Tight end, the position that is usually forgotten but also holds the almost never-used secret weapon (except against Clemson). Over the years at Alabama, the tight ends have held a variety of different roles and responsibilities in different offensive schemes, but ultimately they rarely account for much of the passing offense.
Might that change this year with an offensive coordinator who once had Rob Gronkowski and Aaron Hernandez get nearly 1000 yards each in the same season?
The senior was a long time starter for the Tide who never quite lived up to the potential many saw in him as a recruit. He was a steady presence who went from an absolutely liability as a blocker early in his career to a dependable one as a senior. And though he lacked much playmaking ability, every so often he would appear to make a twisting back-shoulder catch on 3rd down to keep the offense on track.
The grad transfer from North Carolina didn’t take to the job like many hoped. He displayed absolutely 0 threat as a receiver, and was ultimately replaced as the short yardage blocker by linebacker Josh McMillon
A second year guy, Parker was a longshot as a recruit. Though a low rated player, the Tide took him due to his height and ability high-point catches over defenders. He didn’t develop as hoped, though, and transferred out.
#19-Jahleel Billingsley 6’4” 230
Hailing from Chicago, Billingsley was a bit of an afterthought as a recruit and thought to be a project who had a long ways to go to be a decent blocker. As a second year player in 2020, though, he burst onto the scene late in the season as a dynamic playmaker. His 274 yards bumped him up to the Tide’s 5th leading receiver in 2020, and that was with him only getting playing time in the final 7 games.
Billingsley displayed enough athleticism that OC Steve Sarkisian looked for ways to get him involved in more ways than a traditional tight end: he took handoffs, jet sweeps, screens, and even returned kickoffs.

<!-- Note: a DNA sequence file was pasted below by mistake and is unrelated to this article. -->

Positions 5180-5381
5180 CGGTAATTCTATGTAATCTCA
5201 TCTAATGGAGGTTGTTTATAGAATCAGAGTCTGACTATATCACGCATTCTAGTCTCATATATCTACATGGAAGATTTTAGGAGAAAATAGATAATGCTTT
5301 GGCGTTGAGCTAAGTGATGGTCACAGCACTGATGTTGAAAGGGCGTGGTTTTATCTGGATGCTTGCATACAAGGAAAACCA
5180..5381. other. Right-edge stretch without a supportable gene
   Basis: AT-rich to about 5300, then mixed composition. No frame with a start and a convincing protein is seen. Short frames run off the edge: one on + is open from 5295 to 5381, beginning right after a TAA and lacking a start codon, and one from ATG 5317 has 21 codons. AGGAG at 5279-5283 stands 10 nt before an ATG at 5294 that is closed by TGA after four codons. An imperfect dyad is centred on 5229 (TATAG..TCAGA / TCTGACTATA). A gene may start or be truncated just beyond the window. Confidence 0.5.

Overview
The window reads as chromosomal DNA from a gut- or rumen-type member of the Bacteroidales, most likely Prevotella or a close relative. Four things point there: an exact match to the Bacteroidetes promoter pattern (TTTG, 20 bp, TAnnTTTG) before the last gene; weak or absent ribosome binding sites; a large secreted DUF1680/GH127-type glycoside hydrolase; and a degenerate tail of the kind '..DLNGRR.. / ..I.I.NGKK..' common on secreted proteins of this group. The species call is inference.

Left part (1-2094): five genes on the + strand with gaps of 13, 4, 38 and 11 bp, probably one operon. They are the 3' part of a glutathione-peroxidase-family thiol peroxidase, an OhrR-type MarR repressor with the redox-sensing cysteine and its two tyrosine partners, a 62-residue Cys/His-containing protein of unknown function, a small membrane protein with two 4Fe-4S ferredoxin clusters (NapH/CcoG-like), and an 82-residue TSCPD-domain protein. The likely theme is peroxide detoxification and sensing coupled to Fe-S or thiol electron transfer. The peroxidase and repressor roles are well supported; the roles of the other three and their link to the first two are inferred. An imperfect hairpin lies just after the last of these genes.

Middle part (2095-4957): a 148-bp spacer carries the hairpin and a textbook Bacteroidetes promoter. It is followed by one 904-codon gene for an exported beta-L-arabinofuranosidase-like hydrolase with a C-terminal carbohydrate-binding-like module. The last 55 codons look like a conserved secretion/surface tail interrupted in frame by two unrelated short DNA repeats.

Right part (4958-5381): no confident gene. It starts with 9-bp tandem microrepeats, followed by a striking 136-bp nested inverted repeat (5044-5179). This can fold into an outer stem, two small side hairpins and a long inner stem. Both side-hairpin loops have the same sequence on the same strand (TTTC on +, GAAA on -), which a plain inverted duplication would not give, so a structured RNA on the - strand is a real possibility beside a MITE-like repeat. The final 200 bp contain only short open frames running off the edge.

Though the hype level for Billingsley going into 2021 is high, he’s still got a ways to go to prove he can be a consistent contributor and an improved blocker.
#88-Major Tennison 6’5” 252
The 5th year senior was forced into action as a freshman when ALL the tight ends got hurt, and he’s played in most every game in 2019 and 2020. However, he’s caught only 6 passes in his career, and not been able to crack the important lineup as a blocker.
#81-Cameron Latu 6’5” 250
Originally recruited as a pass rusher from Utah with crazy explosive athleticism, Latu found himself in a backlog on the depth chart a couple of years ago and switched to TE when the Tide needed depth. He’s been a special teams standout for years, and now, three years later, he’s finally got his chance to be a regular contributor on offense.
Latu was one of the stars of A-Day this spring with a massive catch and run where he outran a bunch of defensive backs for a touchdown. Rumors have also had him racking up some major receiving stats so far in fall camp.
The Sorta TE
#60/85-Kendall Randolph 6’4” 298
Really an offensive lineman by trade, Randolph has spent the last two seasons rotating in at “tight end” as a 6th offensive lineman in goal line situations.
Randolph has been working so far this fall as a full time offensive lineman and sprained his ankle, so his involvement here may be less than we’ve seen the last couple of seasons.
#45-Robbie Ouzts 6’4” 260
Ouzts is a massive human with scary strength and surprising athleticism. He’s got a lot of potential as a blocker, receiver, and someone that can flat out truck folks after the catch. As a true freshman, he’s got some work to do to get up to speed with the college game, but he absolutely blasted some poor linebacker trying to tackle him in the A-Day game.
#87-Caden Clark 6’5” 258
Clark grayshirted in 2020 to recover from a major injury he sustained in high school. He was recruited as an aggressive and capable blocker who may develop into a pass catcher over time with his height. Clark’s supposedly still struggling with injury so far this fall, so expect him to be at the bottom of the pecking order this year.
Expect Billingsley to be the guy this year as a hybrid receiver. I’m not sure he’ll have quite the season many expect, but I think he’ll surpass 500 yards. Latu will be the primary #2 guy and is a capable blocker as well as racking up 250-300 yards of his own.
Past those two, I expect Tennison to start out as a rotational piece when one of the other two need a break on blocking plays, but he’ll wind up surpassed by the freshman Ouzts fairly early on in the season.